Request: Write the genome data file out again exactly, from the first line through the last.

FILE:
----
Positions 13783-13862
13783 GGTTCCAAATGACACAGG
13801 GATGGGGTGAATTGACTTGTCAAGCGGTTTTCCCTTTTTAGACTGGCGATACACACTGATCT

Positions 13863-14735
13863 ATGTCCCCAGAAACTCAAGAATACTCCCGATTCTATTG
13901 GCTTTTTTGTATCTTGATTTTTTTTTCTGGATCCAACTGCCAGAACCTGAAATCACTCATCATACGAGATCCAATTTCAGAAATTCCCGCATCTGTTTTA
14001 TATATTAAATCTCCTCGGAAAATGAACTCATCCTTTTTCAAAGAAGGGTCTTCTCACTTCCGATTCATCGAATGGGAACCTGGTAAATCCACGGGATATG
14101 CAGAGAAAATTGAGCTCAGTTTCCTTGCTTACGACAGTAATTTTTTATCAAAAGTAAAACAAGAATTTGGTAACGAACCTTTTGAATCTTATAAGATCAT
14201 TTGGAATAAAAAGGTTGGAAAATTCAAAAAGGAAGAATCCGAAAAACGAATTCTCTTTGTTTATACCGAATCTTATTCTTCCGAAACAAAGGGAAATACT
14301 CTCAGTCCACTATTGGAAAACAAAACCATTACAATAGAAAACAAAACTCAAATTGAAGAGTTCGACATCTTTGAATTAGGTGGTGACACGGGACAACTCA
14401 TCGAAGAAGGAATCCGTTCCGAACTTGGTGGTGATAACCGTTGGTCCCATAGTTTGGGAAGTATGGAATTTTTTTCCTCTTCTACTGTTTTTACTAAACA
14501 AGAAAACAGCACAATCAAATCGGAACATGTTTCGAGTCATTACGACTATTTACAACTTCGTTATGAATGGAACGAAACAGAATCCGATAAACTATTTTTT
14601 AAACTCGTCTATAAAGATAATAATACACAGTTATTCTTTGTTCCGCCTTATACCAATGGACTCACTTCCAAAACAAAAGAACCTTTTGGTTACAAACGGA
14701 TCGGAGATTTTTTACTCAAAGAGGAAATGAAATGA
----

Positions 13783-13862
13783 GGTTCCAAATGACACAGG
13801 GATGGGGTGAATTGACTTGTCAAGCGGTTTTCCCTTTTTAGACTGGCGATACACACTGATCT

Positions 13863-14735
13863 ATGTCCCCAGAAACTCAAGAATACTCCCGATTCTATTG
13901 GCTTTTTTGTATCTTGATTTTTTTTTCTGGATCCAACTGCCAGAACCTGAAATCACTCATCATACGAGATCCAATTTCAGAAATTCCCGCATCTGTTTTA
14001 TATATTAAATCTCCTCGGAAAATGAACTCATCCTTTTTCAAAGAAGGGTCTTCTCACTTCCGATTCATCGAATGGGAACCTGGTAAATCCACGGGATATG
14101 CAGAGAAAATTGAGCTCAGTTTCCTTGCTTACGACAGTAATTTTTTATCAAAAGTAAAACAAGAATTTGGTAACGAACCTTTTGAATCTTATAAGATCAT
14201 TTGGAATAAAAAGGTTGGAAAATTCAAAAAGGAAGAATCCGAAAAACGAATTCTCTTTGTTTATACCGAATCTTATTCTTCCGAAACAAAGGGAAATACT
14301 CTCAGTCCACTATTGGAAAACAAAACCATTACAATAGAAAACAAAACTCAAATTGAAGAGTTCGACATCTTTGAATTAGGTGGTGACACGGGACAACTCA
14401 TCGAAGAAGGAATCCGTTCCGAACTTGGTGGTGATAACCGTTGGTCCCATAGTTTGGGAAGTATGGAATTTTTTTCCTCTTCTACTGTTTTTACTAAACA
14501 AGAAAACAGCACAATCAAATCGGAACATGTTTCGAGTCATTACGACTATTTACAACTTCGTTATGAATGGAACGAAACAGAATCCGATAAACTATTTTTT
14601 AAACTCGTCTATAAAGATAATAATACACAGTTATTCTTTGTTCCGCCTTATACCAATGGACTCACTTCCAAAACAAAAGAACCTTTTGGTTACAAACGGA
14701 TCGGAGATTTTTTACTCAAAGAGGAAATGAAATGA